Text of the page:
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mercoledì 18 dicembre 2013

Mesphistopheles - Sounds of the End

#FOR FANS OF: Technical Death Metal, Psycropotic, Obscura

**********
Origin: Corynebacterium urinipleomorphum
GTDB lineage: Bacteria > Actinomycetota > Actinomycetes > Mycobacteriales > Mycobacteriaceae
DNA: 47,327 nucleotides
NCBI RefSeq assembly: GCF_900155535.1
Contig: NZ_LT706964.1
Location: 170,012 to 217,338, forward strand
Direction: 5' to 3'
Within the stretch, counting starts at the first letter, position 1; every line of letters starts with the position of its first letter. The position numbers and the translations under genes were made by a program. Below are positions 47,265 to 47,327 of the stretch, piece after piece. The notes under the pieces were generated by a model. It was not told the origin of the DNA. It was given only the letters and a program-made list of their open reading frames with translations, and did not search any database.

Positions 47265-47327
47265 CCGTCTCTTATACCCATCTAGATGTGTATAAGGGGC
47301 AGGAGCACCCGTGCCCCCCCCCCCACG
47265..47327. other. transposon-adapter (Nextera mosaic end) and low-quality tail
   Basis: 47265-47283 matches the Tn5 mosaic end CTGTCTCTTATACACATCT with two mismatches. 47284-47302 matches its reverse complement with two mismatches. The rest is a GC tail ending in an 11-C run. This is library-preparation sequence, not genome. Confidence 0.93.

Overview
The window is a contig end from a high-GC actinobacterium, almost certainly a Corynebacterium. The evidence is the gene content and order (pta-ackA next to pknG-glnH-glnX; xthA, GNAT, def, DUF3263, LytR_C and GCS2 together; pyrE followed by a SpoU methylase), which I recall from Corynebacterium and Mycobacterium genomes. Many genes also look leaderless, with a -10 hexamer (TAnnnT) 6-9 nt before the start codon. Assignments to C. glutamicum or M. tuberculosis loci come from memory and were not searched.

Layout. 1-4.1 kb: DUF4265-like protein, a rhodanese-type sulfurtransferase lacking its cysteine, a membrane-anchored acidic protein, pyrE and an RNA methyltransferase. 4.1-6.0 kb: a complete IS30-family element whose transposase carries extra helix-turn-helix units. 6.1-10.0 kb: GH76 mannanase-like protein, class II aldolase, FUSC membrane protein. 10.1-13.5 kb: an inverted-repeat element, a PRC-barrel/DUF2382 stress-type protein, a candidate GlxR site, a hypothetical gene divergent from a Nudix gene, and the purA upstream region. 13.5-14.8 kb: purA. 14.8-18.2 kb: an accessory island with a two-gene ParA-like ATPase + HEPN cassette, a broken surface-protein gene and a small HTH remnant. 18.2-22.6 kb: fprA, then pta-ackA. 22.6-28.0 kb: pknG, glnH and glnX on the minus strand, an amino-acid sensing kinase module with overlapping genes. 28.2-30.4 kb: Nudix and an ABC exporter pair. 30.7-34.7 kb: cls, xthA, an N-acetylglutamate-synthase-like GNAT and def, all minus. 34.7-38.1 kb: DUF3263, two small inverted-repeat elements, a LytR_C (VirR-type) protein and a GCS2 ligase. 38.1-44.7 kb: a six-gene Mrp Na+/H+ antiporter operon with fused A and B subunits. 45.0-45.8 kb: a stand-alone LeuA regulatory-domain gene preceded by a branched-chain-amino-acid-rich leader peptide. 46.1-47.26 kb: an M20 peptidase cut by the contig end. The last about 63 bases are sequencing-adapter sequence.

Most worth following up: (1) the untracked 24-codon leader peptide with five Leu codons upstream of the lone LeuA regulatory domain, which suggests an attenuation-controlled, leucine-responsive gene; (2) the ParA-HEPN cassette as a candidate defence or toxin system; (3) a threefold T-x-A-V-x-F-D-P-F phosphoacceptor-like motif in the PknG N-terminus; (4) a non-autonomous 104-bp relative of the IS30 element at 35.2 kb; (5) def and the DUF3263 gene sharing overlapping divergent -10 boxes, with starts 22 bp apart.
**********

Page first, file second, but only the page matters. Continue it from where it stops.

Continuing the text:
With a seemingly profound influx of Technical Death Metal into the scene, the wide-reaching spread of it has hit Australia of all places with this second effort from the Tasmanian act Mephistopheles. One of several bands to use the moniker, this version is pretty much what you would consider the standard norm for the genre tag “Technical Death Metal:” a veritable whirlwind of unimaginatively complex and off-kilter guitar riffing styles into densely-packed songs with a fluidity that’s jaw-dropping in the skill-set required to hit those notes, commanding drumming that keeps the rhythms as obscure and complex as the riffing and a smorgasbord of bass riffs that spindle, buzz and generally act as another instrument to display technical prowess and skill rather than giving a heavy tone to the music. As such, this is pretty much directed mainly at those who prefer such music rather than any sort of writing skill for the songs tend to fall into a trap of being unrecognizable after a while and blend into a blur of chaotic, complex guitars rather than a flowing piece of music which a lot of other bands in this style accomplish to a varying degree of success. Rather, this is the prototypical ‘let’s-see-how-many-riffs-we-can-pack-into-a-single-song’ type of band that many look at as the cliché of the genre, even though there’s a smattering of talent that’s needed to be able to play as unrelentingly fast and accurate as they are. Hitting riffs that complicated, at the speed they do so, with the fluidity accomplished, does take real skill and is ably demonstrated such as "Pariahs of the Universe," "Soldiers of the Endtime," "Battle of the Sea and Sky" and "The Siren of Eternity" all attest to mightily. Even shorter stuff like "Silver Doors" and "Generation O" have a fantastic display of talent required to pull off what’s accomplished in those tracks which does leave this as more than just an average tech/death band, but there’s also not a whole lot else to diversify themselves in such a crowded market. However, for those that forsake all this and merely enjoy and appreciate technical bombast for the sake of it all, bump this score up a few extra notches. (Don Anelli)